Putrajaya extends Covid-19 Act covering contractual reliefs to June 30

Putrajaya has extended the Temporary Measures for Reducing the Impact of Coronavirus Disease 2019 Act 2020. — Bernama pic
Putrajaya has extended the Temporary Measures for Reducing the Impact of Coronavirus Disease 2019 Act 2020. — Bernama pic

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KUALA LUMPUR, March 25 ― The government has extended the Temporary Measures for Reducing the Impact of Coronavirus Disease 2019 Act 2020 that covers key relief measures to protect certain industries from legal action for failing to meet their contractual obligations.

The order was supposed to expire at the end of this month.

The extension of the Temporary Measures for Reducing The Impact of Coronavirus Disease 2019 (Covid-19) (Extension of Operation) Order 2021, will be in force for another three months from April 1 to June 30.

It was issued on March 17 by Minister in the Prime Minister Department, Datuk Seri Takiyuddin Hassan.

The extension covers the second part of the law, also known as the Covid-19 Act.

Section 7 of Part II of the Covid-19 Act gives a party under contract protection from legal action if it fails to meet contractual obligations for any reasons resulting from measures prescribed made or taken under the Prevention and Control of Infectious Diseases Act 1988.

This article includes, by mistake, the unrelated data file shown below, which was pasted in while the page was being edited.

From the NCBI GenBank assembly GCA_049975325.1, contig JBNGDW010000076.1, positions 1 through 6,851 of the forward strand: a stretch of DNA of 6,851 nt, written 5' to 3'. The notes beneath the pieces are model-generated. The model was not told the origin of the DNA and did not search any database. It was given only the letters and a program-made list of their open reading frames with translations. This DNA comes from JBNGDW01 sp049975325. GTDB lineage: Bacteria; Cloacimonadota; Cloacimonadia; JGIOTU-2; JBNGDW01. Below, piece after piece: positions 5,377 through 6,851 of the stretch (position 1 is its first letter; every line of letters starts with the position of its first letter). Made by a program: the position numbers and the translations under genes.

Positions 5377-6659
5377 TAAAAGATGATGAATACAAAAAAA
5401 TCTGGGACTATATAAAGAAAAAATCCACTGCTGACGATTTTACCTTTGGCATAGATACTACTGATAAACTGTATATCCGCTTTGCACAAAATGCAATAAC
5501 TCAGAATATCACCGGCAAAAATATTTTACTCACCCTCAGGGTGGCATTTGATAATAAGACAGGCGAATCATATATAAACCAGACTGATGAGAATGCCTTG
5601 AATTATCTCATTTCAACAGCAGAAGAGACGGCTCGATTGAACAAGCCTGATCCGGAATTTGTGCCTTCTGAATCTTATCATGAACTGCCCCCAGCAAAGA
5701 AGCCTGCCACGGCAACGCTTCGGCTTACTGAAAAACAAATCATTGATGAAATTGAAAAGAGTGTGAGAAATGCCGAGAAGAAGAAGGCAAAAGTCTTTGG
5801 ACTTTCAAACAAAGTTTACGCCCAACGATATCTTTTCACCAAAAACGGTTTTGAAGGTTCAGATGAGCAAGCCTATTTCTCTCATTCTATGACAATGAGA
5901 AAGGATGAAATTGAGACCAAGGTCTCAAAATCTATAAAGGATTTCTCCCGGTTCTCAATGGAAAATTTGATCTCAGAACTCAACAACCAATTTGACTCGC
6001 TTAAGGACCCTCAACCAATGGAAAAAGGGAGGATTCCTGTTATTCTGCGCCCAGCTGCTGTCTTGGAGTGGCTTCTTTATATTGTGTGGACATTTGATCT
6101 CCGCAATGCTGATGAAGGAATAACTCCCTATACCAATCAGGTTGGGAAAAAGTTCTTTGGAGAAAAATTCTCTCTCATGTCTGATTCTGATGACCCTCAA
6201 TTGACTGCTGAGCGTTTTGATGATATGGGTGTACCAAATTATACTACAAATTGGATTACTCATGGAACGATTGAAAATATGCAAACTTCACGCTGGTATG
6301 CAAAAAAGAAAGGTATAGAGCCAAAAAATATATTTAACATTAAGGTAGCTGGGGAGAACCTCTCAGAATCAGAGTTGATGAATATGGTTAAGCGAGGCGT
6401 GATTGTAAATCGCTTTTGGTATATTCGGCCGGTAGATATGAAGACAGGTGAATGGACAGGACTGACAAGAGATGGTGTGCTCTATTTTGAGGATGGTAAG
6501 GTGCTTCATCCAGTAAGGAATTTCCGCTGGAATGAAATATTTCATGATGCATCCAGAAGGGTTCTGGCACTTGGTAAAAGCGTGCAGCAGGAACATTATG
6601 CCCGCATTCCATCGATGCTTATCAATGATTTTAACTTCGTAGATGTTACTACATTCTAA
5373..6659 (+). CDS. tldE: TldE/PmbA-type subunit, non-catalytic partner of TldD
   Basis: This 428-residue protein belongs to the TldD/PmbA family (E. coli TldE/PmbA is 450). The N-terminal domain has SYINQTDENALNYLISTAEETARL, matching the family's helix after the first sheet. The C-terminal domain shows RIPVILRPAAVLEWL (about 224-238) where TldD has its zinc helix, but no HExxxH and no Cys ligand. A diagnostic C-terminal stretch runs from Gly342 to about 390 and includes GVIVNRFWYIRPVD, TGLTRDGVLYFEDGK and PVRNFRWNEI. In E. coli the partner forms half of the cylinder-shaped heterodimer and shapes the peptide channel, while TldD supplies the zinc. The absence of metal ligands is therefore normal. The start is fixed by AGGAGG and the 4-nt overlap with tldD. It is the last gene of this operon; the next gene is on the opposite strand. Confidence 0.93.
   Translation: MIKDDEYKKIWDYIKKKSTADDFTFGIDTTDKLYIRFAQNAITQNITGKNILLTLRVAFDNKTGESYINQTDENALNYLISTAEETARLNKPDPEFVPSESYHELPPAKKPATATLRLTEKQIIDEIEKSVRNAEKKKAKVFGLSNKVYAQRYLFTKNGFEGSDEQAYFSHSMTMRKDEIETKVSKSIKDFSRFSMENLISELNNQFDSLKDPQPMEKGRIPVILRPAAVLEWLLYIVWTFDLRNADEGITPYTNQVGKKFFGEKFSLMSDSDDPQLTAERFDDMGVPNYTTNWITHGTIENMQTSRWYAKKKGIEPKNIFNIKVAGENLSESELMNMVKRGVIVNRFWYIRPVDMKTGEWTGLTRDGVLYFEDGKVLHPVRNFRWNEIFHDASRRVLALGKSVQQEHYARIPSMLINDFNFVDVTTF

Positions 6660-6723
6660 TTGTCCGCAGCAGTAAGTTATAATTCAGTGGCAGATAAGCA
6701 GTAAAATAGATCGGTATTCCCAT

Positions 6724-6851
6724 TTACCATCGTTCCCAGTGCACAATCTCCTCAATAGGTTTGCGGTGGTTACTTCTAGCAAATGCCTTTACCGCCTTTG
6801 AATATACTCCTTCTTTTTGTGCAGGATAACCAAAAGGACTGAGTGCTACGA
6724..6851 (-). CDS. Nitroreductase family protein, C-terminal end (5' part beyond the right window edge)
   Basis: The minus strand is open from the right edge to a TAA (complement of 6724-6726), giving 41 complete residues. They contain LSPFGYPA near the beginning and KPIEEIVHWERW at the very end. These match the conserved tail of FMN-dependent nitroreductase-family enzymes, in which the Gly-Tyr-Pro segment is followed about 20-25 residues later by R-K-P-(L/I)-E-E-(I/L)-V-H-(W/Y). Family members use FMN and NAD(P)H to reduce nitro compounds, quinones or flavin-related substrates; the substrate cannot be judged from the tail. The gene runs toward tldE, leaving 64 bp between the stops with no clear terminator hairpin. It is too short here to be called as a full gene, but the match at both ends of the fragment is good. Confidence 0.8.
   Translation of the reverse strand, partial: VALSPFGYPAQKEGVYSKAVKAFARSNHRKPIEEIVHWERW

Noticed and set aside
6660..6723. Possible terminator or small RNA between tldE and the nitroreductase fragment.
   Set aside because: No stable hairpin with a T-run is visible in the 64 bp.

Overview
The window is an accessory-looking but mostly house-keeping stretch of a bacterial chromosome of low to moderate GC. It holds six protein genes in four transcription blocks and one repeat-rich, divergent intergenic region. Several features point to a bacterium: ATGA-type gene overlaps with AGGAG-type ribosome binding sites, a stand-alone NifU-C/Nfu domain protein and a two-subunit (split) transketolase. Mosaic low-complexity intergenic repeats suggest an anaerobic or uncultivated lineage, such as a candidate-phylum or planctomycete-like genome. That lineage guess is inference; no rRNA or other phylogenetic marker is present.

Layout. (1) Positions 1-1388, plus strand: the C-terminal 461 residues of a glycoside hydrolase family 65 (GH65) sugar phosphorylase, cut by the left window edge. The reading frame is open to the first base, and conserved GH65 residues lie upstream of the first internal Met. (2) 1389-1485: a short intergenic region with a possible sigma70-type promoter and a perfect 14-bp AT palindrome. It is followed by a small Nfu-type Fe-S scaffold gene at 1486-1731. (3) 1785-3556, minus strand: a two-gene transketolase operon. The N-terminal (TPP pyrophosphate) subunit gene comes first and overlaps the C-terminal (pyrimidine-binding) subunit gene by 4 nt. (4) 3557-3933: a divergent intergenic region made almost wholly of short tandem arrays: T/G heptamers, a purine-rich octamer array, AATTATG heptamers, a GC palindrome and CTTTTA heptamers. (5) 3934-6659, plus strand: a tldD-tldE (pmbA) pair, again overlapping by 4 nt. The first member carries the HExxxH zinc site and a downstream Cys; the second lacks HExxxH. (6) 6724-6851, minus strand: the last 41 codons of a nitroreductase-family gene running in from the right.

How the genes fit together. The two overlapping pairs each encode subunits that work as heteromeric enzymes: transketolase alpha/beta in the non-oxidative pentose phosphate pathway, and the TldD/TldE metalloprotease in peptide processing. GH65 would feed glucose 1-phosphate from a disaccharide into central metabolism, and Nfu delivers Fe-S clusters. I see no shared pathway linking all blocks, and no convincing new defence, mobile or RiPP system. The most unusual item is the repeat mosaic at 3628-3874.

Under the order, counter parties to the contract cannot exercise their contractual rights under the contract to seek redress from the other contracted party’s inability to perform.

The order first came into force March 18, 2020, after public health authorities imposed a partial lockdown to stem the first wave of Covid-19 that brought all economic activities to a near-halt, causing massive supply chain disruptions.

Part II of the Act was to remain until 31 December 2020 but was extended again until March 31 this year as the coronavirus outbreak prolonged.

The contracts covered by Part II of the Covid Act include construction work and supply, performance bonds granted pursuant to a construction contract, professional services, commercial property leases, events and tourism.

Industries have lamented about the ineffectiveness of the Act even as they welcome some of the relief measures provided under the law.

The construction industry, for example, said the Act merely provides temporary relief because firms will still be liable to penalties for late delivery should it fail to obtain a certificate of Extension of Time (EoT).

The EoT is a standard clause in a Sales and Purchase Agreement that allows for developers to extend the scheduled completion date, without any penalty.

However, Master Builders Association Malaysia deputy president Oliver Wee Hiang Chyn was reported saying back in January that contractors do not get the same 160-day EoT accorded to developers from the Housing and Local Government Ministry.

Datuk Soam Heng Choon, president of the Real Estate and Housing Developers' Association (Rehda), said the extension was expected, but still lacked the adequate protection asked by industries.

“Given that we had MCO 2.0 in January and February it's important that the Act be extended to reduce the impact of Covid19 during that period,” he told Malay Mail.

“It's just an extension. Industry players have been asking for improvement and amendments to the Act,” he added.

* A previous version of this story contained an error which has since been corrected.

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